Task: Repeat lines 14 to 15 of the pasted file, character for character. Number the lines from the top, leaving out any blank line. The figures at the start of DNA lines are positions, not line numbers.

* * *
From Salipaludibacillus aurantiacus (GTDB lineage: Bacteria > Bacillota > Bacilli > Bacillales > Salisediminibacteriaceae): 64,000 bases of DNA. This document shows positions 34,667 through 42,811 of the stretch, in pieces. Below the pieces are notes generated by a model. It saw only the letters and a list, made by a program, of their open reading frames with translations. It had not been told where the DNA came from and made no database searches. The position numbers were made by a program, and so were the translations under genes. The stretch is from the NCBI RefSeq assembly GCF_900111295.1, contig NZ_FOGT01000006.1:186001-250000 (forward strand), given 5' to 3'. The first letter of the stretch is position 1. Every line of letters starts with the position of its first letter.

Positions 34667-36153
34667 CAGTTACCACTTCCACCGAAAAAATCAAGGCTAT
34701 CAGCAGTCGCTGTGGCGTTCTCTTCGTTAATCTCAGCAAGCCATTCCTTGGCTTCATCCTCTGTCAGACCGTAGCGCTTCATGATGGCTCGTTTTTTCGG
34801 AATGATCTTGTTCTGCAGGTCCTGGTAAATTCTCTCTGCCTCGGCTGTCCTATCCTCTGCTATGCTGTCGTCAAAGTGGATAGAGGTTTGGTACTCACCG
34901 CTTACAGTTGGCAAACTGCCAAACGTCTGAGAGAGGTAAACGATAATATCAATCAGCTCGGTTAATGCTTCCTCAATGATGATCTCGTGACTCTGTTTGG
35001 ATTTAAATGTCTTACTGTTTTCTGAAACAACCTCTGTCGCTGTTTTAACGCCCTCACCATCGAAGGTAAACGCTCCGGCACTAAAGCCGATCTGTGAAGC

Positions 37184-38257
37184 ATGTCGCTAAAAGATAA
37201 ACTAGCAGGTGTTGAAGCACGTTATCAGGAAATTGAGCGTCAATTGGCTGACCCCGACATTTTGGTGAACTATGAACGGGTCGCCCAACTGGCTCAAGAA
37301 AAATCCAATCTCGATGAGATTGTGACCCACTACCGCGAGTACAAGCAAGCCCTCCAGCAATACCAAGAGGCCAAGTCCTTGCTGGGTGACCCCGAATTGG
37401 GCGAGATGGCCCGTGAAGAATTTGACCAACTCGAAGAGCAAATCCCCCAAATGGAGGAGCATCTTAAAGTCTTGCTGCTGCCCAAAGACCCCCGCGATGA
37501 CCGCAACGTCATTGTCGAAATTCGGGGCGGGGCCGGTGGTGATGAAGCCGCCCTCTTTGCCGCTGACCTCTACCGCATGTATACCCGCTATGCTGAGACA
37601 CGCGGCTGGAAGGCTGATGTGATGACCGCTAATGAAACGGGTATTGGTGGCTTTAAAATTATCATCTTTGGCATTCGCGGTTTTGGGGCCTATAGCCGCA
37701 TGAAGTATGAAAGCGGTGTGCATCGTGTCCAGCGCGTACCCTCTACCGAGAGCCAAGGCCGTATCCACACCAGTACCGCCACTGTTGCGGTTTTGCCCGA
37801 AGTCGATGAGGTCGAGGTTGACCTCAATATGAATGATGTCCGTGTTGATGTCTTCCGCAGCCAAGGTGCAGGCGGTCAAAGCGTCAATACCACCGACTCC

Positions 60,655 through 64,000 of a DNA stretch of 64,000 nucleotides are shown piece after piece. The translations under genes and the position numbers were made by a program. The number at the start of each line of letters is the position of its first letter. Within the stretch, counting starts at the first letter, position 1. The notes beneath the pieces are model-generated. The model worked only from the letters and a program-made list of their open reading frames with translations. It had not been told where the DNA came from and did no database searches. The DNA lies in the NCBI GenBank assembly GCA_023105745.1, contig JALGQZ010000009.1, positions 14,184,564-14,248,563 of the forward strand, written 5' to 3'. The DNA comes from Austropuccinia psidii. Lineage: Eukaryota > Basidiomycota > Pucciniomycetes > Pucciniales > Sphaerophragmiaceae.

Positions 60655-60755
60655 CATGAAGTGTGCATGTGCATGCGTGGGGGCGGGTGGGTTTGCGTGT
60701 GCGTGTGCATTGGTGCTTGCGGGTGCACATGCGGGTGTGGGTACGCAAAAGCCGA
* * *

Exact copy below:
37601 CGCGGCTGGAAGGCTGATGTGATGACCGCTAATGAAACGGGTATTGGTGGCTTTAAAATTATCATCTTTGGCATTCGCGGTTTTGGGGCCTATAGCCGCA
37701 TGAAGTATGAAAGCGGTGTGCATCGTGTCCAGCGCGTACCCTCTACCGAGAGCCAAGGCCGTATCCACACCAGTACCGCCACTGTTGCGGTTTTGCCCGA